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Univ. Paris-Saclay
Radiation induced preparation of nanocrystalline oxides
Dr Václav Čuba
Czech Technical University (Prague)
Mardi 17/04/2012, 14:30
NIMBE Bât.546, p.21, CEA-Saclay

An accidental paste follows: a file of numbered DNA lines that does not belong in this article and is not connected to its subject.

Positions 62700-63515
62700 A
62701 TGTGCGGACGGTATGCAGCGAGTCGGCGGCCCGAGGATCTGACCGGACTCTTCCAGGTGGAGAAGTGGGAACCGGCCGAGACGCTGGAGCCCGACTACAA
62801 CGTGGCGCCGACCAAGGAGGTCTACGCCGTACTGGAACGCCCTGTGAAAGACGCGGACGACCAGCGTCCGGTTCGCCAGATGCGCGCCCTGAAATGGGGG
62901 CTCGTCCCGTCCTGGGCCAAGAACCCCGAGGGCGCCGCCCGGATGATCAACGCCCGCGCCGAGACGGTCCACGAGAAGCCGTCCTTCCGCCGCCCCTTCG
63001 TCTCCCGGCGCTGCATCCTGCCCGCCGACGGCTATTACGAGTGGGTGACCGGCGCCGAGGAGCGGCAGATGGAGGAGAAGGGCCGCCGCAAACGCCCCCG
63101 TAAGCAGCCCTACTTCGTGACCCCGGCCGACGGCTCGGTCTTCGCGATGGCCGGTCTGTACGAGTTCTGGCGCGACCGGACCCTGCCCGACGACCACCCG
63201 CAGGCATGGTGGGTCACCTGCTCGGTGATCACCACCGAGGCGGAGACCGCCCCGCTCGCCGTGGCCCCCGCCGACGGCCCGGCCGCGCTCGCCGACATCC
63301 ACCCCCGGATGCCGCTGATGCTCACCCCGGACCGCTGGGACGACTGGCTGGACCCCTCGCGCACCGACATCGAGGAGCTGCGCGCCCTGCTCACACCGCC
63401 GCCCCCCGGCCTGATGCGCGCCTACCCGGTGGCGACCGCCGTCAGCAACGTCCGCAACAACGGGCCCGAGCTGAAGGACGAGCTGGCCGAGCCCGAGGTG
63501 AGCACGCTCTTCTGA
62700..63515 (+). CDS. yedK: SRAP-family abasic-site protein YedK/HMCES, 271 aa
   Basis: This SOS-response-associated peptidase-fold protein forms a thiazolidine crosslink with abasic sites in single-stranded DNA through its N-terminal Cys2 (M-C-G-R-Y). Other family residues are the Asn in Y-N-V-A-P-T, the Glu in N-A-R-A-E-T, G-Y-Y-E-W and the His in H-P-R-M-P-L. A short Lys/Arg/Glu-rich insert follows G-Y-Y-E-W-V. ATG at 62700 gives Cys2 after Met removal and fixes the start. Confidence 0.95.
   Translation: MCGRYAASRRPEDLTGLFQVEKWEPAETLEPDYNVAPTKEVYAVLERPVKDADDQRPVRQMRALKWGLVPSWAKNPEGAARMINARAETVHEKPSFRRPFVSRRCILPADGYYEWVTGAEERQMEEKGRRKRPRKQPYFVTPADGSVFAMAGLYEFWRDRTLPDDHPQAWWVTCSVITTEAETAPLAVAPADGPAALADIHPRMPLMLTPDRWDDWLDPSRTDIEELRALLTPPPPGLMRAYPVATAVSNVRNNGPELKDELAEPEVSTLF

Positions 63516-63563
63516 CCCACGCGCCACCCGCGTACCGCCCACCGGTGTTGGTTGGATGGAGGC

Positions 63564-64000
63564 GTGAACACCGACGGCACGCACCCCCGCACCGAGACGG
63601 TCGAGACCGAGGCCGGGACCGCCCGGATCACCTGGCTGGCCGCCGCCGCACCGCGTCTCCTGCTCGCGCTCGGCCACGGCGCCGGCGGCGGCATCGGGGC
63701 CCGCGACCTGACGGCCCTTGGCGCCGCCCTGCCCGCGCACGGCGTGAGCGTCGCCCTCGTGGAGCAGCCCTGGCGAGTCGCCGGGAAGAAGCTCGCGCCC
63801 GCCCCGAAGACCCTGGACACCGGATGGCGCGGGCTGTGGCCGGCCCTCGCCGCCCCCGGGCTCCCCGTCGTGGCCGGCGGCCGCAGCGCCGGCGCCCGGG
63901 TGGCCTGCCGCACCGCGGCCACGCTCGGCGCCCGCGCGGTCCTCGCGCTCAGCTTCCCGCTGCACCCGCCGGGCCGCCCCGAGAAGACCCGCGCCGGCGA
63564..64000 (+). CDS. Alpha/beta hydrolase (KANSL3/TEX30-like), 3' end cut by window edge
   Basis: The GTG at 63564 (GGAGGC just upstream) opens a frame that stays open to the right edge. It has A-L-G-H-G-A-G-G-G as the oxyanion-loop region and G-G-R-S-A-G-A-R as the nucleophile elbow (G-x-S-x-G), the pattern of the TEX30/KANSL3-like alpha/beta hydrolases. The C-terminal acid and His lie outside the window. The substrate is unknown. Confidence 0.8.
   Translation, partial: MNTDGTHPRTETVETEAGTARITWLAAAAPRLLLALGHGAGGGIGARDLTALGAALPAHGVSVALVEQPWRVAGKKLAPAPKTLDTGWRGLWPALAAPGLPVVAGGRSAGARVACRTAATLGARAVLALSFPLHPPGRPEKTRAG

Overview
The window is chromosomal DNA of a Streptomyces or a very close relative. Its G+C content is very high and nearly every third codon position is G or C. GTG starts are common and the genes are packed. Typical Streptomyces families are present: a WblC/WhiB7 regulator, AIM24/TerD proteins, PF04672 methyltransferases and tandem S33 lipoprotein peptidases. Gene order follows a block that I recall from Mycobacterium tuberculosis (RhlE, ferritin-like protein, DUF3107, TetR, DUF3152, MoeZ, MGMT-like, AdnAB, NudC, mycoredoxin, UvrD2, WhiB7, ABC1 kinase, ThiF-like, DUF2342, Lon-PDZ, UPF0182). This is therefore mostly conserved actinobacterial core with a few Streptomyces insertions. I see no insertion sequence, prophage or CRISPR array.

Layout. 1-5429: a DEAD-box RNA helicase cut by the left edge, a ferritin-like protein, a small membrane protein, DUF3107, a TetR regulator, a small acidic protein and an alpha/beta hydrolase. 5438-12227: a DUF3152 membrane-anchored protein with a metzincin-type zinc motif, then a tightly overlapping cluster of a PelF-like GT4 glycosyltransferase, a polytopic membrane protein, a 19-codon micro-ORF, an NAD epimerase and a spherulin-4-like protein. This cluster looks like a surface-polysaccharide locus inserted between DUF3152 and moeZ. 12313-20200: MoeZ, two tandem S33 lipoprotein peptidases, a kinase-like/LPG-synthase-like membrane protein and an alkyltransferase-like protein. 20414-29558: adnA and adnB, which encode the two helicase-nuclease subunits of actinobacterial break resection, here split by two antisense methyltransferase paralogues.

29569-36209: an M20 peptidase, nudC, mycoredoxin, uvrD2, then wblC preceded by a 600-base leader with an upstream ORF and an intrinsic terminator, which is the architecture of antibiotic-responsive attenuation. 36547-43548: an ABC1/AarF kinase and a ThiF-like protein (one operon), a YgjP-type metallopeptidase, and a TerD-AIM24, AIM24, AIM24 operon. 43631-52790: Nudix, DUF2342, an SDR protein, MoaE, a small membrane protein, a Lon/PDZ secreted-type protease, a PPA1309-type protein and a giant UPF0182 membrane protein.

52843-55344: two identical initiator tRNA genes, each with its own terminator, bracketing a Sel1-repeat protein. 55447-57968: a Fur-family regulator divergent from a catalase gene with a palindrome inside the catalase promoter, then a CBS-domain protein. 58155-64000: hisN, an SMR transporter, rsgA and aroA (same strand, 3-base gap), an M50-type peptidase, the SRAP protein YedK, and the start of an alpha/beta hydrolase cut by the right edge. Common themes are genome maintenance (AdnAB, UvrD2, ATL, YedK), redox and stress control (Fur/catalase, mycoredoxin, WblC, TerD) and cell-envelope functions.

This talk will provide brief summary of activities of radiation chemistry research group at Czech Technical University in Prague. Major part of the presentation will be aimed on the preparation of various inorganic (oxide) nanomaterials via irradiation of aqueous solutions containing precursors, i.e. soluble metal salts and radical scavengers by ionizing and non ionizing radiation. Direct and indirect preparation of simple oxides, mixed oxides, garnets and spinels will be presented. Namely, results on radiation induced preparation of cuprous, nickel, zinc, yttrium and aluminium oxides will be presented, as well as zinc peroxide, yttrium / lutetium - aluminium garnets and cobalt(II)-aluminate. Doping of these compounds with low concentrations of foreign ions will be also discussed. Among mentioned compounds, only zinc oxide and zinc peroxide were prepared directly via irradiation at room temperature. For preparation of other crystalline compounds, additional heat treatment (at low temperature) of solid phase formed under irradiation is necessary. With regards to radiation sources, preparation using accelerated electrons, high energy gamma radiation and UV radiation will be discussed, including possible differences in the process of synthesis under various conditions and mechanisms of solid phase formation in radiation field. All used modifications of radiation method are rather convenient and simple, and yield (nano)powder materials with interesting features. Prepared materials generally have high chemical purity, high specific surface area and narrow distribution of particles size. Generally, all types of radiation yield materials with comparable properties and structural characteristics, but currently available data suggest that accelerated electrons are more suitable for the preparation of compounds doped with foreign ions, while UV radiation is better for preparation of more intricate stoichiometric compounds such as synthetic garnets.
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